TORINO, Italy -- Well, at least no one will accuse the Canadian men's hockey team of running up the score.
For the second straight night the powerful Canadian men were shut out, this time by the suddenly fearsome Finns by a 2-0 count.
The loss, coming on the heels of an improbable 2-0 setback against surprising Switzerland on Saturday, is a tremendous blow to a team that looked on paper as though it had few, if any, faults or flaws at the outset of the Olympic hockey tournament.
Now, with the 1-2-1 Canadians poised to finish as low as fourth in their pool, there is the distinct impression that, gee, maybe Wayne Gretzky et al should have paid a little closer attention to the current NHL campaign and less to games played long ago.
Now, before the Canadian hockey confederacy implodes at any suggestion of fallacy within the hallowed halls of Hockey Canada, we acknowledge two things.
It's early in the going to write off a team as talented as this Canadian team most certainly is.
And we know that things didn't go all that well for Canada during the preliminary round in Salt Lake City and it still ended up steamrolling to a gold medal.
But there are some striking differences between what took place in Salt Lake City and here in Torino, differences that don't bode well for a gold medal repeat.
Four years ago, the Canadian team started poorly and slowly but surely gained traction. Canada got waxed by Sweden in the first game, eked out a win over Germany and then tied a good Czech team before hitting its stride with medal-round wins over Finland, Belarus and finally the United States in the gold-medal game.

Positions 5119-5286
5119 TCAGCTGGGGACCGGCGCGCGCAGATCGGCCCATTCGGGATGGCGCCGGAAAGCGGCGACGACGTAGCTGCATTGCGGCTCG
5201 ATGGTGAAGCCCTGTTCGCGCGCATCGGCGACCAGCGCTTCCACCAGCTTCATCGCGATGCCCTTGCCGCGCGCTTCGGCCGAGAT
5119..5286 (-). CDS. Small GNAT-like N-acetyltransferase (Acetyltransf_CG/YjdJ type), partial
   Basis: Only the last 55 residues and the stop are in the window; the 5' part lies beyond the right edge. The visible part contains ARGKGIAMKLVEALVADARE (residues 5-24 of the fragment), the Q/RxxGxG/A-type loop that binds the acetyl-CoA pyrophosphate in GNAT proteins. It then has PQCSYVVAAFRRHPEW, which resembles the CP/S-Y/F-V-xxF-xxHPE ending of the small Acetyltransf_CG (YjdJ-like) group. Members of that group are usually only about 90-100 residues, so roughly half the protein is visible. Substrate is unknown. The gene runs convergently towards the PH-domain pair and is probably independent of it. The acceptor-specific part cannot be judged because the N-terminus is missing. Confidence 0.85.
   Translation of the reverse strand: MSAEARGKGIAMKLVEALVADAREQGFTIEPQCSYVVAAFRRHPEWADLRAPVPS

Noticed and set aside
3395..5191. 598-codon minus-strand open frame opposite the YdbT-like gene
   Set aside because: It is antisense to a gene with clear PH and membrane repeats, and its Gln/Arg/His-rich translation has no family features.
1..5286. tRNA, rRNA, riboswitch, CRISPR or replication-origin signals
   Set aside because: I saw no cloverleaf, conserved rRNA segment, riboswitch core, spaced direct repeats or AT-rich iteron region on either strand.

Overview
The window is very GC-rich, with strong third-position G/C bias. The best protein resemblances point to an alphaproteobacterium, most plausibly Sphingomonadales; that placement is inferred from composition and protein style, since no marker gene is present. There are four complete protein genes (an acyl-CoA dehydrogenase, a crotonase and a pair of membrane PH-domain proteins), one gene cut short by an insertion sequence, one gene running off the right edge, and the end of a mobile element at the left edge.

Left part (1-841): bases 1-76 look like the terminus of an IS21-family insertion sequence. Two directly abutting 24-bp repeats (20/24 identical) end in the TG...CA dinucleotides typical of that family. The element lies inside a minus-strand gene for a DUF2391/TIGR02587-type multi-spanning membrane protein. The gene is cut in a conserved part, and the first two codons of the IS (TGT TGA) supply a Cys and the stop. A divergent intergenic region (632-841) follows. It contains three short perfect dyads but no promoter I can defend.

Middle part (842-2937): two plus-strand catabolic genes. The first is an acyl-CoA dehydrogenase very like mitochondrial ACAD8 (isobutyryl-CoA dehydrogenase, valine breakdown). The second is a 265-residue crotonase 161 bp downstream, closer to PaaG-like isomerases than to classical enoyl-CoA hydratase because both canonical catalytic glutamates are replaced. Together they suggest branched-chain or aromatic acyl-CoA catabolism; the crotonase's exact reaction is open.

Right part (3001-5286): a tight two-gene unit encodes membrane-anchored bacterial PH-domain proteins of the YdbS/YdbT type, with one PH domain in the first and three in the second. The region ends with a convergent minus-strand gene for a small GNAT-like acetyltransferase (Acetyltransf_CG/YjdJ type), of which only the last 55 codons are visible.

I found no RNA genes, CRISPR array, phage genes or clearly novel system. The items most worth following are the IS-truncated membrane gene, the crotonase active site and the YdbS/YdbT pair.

But here in Torino there is no traction so far, only quicksand.
"Tonight we looked kind of dopey, to put it frankly," head coach Pat Quinn said after watching his team's goal-scoring drought reach 120 minutes, 34 seconds.
After easy victories over lightweights Italy and Germany, the Canadians have gone dry against well-coached, disciplined teams from Switzerland and Finland.
Yes, they ran into hot goaltending on both occasions, first in Martin Gerber and then Sunday in the form of Antero Niittymaki, who wasn't even on the initial Finnish Olympic roster and is only here because Miikka Kiprusoff and Kari Lehtonen took a pass on the Games. But this Canadian team finds itself preparing for a final round-robin game against the Czechs on Tuesday without any indication of moving forward.
"The process of becoming a team has become halting," Quinn said. "We are now a collection of individuals."
Certainly after watching a lineup heavy on grit and Hockey Canada experience with the likes of Shane Doan, Kris Draper and Ryan Smyth fail to score in back-to-back games, it's fair to wonder aloud whether they are indeed the right individuals.
Fair or not, it's interesting to imagine how things might have turned out had Eric Staal, Jason Spezza and Sidney Crosby, who have combined for 78 goals and 199 points this NHL season, or a combination of the three, been in the lineup these past two nights.
Again we acknowledge that the logic in building this Canadian team was completely defensible at the time.